Question 8: Are there any skills actions not identified which you think would make a significant impact?

There is a possibility to increase potential for alternative pathways to a planning career, such as non-university or trade pathways. 

There is a huge shortage of landscape professionals in planning departments, which can have negative consequences for landscape and biodiversity protection and enhancement. It is important to highlight these roles and their importance when encouraging more people into planning careers.

There should also be opportunities for existing planners to upskill, particularly to gain knowledge of the climate and biodiversity crisis and assist in delivering the aims set out for planning in NPF4. There are several ways through which this could be done, such as through training courses or peer to peer learning and skill sharing but is difficult when resources are tight.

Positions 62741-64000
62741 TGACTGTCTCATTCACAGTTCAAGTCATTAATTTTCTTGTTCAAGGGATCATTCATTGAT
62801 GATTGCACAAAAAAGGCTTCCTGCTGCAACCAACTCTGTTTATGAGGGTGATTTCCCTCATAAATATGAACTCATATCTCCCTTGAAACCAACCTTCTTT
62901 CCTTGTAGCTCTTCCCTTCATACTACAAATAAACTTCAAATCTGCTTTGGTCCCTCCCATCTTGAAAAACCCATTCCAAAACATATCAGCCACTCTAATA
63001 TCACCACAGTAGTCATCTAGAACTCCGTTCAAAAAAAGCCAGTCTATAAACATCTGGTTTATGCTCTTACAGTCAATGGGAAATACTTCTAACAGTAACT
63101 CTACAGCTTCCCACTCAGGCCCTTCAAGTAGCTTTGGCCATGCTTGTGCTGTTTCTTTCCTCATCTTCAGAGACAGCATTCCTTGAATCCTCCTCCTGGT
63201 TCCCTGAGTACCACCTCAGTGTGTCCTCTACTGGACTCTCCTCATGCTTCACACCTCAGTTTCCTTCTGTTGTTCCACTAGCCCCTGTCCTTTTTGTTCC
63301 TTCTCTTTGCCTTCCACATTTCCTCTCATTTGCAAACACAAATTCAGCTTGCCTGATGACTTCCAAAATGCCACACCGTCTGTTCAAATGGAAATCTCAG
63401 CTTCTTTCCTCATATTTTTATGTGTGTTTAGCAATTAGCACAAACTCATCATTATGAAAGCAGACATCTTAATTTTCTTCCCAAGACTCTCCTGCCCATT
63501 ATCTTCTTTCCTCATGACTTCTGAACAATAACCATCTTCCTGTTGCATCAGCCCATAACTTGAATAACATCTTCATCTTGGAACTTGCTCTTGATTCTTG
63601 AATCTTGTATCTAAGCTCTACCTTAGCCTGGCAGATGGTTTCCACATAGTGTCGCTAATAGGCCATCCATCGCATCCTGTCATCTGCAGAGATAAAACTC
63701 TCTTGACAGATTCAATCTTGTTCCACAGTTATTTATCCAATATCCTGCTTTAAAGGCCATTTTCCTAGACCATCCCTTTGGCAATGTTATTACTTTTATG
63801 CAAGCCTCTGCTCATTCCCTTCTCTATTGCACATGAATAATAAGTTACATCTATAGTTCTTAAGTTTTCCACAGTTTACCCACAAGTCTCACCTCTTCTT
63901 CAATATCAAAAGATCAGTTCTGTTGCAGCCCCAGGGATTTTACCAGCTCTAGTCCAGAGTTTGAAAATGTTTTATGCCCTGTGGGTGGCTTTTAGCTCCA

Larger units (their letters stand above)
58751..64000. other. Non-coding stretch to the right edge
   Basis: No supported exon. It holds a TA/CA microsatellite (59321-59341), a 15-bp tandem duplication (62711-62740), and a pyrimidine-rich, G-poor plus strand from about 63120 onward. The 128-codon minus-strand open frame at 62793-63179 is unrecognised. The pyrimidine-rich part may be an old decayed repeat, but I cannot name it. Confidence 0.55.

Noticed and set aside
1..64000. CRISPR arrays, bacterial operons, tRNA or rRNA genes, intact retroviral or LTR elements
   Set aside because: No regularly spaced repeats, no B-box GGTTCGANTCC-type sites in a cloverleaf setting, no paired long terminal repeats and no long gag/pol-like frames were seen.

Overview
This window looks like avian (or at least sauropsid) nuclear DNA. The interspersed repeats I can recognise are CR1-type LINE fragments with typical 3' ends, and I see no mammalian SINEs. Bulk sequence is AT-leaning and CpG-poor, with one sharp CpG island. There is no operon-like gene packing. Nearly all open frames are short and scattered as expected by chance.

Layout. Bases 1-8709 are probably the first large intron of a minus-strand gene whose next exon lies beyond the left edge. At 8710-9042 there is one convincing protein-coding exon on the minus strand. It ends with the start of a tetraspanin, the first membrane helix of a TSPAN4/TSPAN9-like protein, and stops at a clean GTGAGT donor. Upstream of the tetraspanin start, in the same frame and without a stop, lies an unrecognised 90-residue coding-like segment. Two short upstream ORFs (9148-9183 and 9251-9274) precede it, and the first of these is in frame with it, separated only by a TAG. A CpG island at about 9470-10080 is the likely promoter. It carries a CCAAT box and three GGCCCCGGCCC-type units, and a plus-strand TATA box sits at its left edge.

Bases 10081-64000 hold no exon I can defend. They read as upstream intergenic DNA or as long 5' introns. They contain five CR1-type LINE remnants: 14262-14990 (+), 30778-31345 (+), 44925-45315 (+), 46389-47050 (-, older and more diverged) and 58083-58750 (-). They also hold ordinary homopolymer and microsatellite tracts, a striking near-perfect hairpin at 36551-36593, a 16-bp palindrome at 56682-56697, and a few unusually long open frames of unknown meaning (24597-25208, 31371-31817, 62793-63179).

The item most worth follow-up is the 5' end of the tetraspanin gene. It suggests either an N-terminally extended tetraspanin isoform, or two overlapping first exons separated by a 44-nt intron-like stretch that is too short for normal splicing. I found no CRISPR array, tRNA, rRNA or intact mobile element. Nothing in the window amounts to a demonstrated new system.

Question 9: Do you think that the concept of a ‘planning hub’, modelled on the Building Standards Hub would support authorities and deliver improvement in the system?

Partially agree

Whilst we would need to see more detail, this concept has the potential to be a mechanism to provide specialist advice on a case-by-case basis in areas where local authorities may not have expertise. The hub could be used to embed good practice in areas where there is currently a skills gap and enable more innovative developments.